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J Cell Sci. 2017 May 15;130(10):1772-1784. doi: 10.1242/jcs.201103. Epub 2017 Apr 6.

Multiple roles of integrin-α3 at the neuromuscular junction.

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Dubowitz Neuromuscular Centre, Institute of Child Health, University College London, 30 Guilford Street, London WC1N 1EH, UK.
Nuffield Department of Clinical Neurosciences, University of Oxford, John Radcliffe Hospital, Oxford OX3 9DS, UK.
Centre for Tumour Biology, Barts Cancer Institute, Queen Mary University of London, Charterhouse Square, London EC1M 6BQ, UK.
Department of Cell and Developmental Biology, University College London, Gower Street, London WC1E 6BT, UK.
Department of Genetics, Institute of Molecular and Clinical Sciences, St George's University of London, Cranmer Terrace, London SW17 0RE, UK.
Dubowitz Neuromuscular Centre, Institute of Child Health, University College London, 30 Guilford Street, London WC1N 1EH, UK


The neuromuscular junction (NMJ) is the synapse between motoneurons and skeletal muscle, and is responsible for eliciting muscle contraction. Neurotransmission at synapses depends on the release of synaptic vesicles at sites called active zones (AZs). Various proteins of the extracellular matrix are crucial for NMJ development; however, little is known about the identity and functions of the receptors that mediate their effects. Using genetically modified mice, we find that integrin-α3 (encoded by Itga3), an adhesion receptor at the presynaptic membrane, is involved in the localisation of AZ components and efficient synaptic vesicle release. Integrin-α3 also regulates integrity of the synapse - mutant NMJs present with progressive structural changes and upregulated autophagy, features commonly observed during ageing and in models of neurodegeneration. Unexpectedly, we find instances of nerve terminal detachment from the muscle fibre; to our knowledge, this is the first report of a receptor that is required for the physical anchorage of pre- and postsynaptic elements at the NMJ. These results demonstrate multiple roles of integrin-α3 at the NMJ, and suggest that alterations in its function could underlie defects that occur in neurodegeneration or ageing.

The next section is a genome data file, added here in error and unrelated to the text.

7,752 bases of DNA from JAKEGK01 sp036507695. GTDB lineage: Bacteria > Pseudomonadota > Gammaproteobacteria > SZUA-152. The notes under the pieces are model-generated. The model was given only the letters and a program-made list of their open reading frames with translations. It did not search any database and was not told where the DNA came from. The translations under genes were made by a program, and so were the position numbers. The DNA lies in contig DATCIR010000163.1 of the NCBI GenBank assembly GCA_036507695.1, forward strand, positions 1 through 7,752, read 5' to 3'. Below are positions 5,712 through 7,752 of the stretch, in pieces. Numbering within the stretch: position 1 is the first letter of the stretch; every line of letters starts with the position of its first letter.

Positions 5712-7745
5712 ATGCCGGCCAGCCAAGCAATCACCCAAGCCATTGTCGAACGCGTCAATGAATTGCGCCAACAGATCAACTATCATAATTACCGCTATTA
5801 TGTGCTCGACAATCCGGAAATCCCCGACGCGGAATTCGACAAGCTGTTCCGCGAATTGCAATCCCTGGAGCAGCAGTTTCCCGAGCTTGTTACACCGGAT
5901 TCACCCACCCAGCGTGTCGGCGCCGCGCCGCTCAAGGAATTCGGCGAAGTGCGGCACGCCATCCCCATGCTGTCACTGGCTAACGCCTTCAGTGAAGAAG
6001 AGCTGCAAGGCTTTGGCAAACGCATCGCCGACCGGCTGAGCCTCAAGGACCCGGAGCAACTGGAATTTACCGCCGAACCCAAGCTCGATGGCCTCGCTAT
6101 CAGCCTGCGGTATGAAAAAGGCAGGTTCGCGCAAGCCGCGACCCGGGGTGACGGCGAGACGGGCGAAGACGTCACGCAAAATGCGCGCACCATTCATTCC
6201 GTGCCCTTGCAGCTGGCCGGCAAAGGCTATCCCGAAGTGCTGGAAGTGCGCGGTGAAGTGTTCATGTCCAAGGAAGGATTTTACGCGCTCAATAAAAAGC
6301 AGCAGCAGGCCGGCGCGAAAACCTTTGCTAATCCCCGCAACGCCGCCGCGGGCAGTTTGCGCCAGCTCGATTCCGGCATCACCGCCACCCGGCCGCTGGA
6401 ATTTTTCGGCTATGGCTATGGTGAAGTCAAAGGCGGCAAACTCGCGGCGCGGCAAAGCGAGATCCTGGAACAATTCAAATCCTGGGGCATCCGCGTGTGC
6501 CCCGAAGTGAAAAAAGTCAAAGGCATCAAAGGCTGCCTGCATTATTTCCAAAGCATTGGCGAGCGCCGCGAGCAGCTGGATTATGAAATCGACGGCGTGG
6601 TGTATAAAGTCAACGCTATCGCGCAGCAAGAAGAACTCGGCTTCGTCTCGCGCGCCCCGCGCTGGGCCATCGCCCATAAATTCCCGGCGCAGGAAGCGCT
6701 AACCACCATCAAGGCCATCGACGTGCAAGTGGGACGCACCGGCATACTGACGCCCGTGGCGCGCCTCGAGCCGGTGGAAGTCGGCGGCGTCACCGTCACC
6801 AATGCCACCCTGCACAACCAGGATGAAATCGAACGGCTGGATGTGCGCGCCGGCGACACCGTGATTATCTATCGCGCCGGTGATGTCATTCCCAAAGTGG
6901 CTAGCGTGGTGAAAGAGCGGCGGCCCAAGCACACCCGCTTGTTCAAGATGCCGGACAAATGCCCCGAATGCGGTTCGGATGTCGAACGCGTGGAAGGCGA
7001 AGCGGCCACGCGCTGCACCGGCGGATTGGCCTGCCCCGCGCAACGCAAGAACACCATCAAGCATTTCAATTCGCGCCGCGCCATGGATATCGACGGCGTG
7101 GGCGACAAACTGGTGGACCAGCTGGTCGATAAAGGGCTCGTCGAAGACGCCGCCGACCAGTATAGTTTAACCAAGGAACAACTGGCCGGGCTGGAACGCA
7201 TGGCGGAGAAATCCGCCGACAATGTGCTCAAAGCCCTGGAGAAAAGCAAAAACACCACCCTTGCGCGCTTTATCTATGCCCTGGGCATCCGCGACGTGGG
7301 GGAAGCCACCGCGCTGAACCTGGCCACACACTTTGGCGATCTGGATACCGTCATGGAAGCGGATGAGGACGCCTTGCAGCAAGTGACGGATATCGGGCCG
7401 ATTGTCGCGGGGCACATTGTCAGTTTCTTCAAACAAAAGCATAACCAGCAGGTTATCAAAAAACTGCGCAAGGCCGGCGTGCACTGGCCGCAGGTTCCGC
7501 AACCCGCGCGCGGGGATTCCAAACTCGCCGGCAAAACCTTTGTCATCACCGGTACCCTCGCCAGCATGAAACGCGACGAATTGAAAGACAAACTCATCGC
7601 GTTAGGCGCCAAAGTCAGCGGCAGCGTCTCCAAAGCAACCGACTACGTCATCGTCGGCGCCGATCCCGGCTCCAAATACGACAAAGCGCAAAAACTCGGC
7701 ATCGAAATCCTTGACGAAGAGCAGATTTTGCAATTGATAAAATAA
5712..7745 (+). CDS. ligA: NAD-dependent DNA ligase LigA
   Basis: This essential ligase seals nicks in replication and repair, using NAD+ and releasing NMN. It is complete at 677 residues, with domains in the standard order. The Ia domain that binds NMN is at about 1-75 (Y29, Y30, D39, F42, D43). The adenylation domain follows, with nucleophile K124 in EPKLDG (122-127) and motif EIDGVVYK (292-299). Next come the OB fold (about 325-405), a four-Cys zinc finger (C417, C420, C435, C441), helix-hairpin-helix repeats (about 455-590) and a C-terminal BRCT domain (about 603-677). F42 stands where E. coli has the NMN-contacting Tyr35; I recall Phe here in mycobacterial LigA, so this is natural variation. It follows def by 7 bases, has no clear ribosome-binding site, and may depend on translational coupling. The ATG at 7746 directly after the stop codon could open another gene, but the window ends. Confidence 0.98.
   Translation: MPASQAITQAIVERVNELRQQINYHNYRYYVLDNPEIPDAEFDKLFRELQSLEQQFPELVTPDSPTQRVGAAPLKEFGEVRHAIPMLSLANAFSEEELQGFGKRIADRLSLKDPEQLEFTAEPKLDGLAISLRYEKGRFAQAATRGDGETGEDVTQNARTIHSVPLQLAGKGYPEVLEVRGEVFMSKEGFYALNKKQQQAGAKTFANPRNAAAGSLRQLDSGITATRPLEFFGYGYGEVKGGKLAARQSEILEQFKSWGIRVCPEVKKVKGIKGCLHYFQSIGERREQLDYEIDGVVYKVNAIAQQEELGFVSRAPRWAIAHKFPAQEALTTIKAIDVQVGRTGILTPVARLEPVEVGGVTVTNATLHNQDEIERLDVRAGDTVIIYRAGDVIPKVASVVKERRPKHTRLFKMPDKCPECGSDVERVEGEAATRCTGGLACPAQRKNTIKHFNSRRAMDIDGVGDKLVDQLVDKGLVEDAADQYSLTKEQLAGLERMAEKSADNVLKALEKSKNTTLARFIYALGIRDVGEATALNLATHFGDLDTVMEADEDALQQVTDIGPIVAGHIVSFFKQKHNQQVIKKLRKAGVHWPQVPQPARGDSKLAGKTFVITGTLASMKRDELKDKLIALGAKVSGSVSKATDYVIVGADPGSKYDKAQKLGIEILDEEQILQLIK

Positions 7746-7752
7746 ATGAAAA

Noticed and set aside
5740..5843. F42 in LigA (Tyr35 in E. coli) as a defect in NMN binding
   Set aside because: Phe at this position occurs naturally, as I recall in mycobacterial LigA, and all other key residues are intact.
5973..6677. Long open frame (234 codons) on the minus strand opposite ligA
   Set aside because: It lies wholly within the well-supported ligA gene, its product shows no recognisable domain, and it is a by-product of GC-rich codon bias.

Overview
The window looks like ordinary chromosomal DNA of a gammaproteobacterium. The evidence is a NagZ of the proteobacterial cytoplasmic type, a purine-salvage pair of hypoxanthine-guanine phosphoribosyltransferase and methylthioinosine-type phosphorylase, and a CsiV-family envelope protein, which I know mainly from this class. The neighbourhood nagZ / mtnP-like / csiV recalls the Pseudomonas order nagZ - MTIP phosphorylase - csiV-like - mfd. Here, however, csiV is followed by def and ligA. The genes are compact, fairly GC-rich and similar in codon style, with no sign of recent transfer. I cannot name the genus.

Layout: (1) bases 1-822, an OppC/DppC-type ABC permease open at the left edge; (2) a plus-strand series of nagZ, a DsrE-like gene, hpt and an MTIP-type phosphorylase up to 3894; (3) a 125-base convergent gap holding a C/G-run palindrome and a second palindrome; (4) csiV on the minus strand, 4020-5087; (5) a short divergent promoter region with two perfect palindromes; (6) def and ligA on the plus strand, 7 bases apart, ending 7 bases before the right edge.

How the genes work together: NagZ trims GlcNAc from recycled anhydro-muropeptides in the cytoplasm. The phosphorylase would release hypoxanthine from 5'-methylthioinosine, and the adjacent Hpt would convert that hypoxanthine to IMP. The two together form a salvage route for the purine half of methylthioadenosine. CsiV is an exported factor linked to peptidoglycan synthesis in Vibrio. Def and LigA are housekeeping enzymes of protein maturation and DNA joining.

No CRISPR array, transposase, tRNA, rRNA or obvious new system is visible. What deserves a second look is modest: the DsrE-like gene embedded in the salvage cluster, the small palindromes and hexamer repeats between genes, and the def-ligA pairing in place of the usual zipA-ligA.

Adhesion receptor; Ageing; Autophagy; Neurodegeneration; Synapse

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